Digital transport adapters (DTAs) may offer a cheap option for cable operators that are looking to go all-digital, but the simple channel-zappers won't play a starring role in Charter Communications Inc.'s transition, company CEO Tom Rutledge said on Friday's fourth-quarter earnings call.
Charter, he said, will instead power its all-digital move with fully functional, interactive set-top boxes, holding that they provide a better user interface (Charter's developing a cloud-based version) and access to popular services such as video-on-demand.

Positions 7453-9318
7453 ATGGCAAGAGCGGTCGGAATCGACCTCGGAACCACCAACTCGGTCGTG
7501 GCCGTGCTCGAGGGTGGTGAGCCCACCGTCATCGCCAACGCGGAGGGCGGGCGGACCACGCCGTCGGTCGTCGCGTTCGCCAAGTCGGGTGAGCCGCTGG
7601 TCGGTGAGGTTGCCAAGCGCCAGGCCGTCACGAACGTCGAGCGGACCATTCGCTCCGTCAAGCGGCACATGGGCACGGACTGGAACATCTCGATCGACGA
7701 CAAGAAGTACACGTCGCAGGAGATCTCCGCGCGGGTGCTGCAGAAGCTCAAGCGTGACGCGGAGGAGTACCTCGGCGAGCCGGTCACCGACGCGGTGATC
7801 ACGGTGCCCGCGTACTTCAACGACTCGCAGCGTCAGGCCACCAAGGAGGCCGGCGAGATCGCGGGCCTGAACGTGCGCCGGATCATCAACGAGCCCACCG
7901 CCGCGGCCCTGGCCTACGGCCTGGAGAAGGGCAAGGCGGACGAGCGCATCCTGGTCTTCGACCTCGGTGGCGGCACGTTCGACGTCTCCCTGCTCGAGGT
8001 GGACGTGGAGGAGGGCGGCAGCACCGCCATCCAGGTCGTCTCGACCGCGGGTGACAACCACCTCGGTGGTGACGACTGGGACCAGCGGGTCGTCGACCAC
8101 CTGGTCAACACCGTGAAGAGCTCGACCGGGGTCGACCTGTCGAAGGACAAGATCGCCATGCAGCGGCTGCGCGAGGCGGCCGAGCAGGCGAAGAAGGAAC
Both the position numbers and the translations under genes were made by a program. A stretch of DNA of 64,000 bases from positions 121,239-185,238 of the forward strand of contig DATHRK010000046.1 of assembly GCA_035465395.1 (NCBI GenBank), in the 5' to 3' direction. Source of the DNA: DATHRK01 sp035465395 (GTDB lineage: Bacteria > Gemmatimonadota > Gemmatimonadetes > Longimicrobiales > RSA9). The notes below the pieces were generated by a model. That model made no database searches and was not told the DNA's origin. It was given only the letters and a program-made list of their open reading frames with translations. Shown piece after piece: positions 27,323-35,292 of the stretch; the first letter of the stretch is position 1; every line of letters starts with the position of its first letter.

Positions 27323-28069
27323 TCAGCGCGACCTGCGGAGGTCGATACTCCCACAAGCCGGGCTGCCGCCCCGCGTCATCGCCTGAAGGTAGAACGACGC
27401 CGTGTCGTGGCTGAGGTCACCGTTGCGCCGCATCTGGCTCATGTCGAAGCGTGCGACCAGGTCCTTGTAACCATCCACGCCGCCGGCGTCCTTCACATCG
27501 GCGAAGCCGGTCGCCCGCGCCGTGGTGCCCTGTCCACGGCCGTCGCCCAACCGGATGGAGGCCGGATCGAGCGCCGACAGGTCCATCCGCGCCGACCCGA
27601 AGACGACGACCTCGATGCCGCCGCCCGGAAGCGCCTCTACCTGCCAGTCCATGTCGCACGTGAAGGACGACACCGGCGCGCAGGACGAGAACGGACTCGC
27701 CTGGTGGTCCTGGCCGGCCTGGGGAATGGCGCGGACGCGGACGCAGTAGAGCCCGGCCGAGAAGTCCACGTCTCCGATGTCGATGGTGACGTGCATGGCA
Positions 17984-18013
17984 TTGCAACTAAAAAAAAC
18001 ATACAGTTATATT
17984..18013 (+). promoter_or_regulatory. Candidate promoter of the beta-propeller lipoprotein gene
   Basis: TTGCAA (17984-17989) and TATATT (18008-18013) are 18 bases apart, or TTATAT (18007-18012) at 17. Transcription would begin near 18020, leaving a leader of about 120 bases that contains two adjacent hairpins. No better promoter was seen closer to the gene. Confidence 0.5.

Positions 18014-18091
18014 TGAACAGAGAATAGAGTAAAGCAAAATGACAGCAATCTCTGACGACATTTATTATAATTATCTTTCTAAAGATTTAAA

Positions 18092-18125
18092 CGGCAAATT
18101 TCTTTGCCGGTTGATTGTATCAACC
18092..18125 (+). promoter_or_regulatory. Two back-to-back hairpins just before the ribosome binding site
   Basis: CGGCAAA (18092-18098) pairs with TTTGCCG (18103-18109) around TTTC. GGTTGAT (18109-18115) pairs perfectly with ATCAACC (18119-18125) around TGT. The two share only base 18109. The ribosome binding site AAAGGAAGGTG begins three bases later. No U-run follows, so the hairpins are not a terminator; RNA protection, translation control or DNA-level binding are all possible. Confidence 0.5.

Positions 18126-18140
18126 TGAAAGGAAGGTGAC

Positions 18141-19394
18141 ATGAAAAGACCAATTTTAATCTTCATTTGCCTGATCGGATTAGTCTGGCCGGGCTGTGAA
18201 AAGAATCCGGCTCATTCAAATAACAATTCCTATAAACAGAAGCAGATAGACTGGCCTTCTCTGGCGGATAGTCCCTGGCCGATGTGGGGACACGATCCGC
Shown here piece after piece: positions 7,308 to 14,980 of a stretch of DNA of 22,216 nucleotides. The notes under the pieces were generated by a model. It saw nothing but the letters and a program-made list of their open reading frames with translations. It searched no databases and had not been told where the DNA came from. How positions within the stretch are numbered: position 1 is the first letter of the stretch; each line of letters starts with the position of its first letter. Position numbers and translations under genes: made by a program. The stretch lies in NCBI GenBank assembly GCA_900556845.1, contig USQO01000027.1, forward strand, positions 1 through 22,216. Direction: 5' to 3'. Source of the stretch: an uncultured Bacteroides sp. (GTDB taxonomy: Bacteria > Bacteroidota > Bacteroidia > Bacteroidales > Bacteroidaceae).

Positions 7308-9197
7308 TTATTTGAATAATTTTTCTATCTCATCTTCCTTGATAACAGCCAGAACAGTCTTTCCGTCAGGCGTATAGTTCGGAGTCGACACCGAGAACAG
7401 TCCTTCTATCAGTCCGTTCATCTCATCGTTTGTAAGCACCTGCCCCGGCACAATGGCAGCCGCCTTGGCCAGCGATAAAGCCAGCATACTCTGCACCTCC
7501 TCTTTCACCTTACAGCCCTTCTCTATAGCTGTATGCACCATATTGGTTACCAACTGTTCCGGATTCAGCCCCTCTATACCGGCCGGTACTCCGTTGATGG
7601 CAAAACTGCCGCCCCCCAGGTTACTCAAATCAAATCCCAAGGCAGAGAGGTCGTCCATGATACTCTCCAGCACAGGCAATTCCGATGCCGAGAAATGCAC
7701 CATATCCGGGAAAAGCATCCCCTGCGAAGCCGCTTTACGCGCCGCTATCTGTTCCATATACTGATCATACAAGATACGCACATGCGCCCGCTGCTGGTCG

DTAs, which have been central to Comcast Corp.'s all-digital strategy, cost about $30 for standard-definition models, while new HD versions are expected to sell for sub-$50. Comcast has deployed millions of DTAs to recapture analog spectrum and create more capacity for HD programming and Docsis 3.0.
On the downside, DTAs saturate the market with more QAM devices, which can prolong an operator's IP video transition. Their one-way limitations also make them incapable of supporting VoD on their own, though it's technically possible to deliver on-demand programming to the devices using apps on smartphones and tablets. (See Comcast: DTAs Can Be 'Force-Tuned' and Comcast HD-DTAs Reach the FCC.)
But that's not in the Charter game plan. It's pursuing a waiver at the Federal Communications Commission (FCC) to help it deploy a new type of box outfitted with a downloadable security system.
Click headline to read more--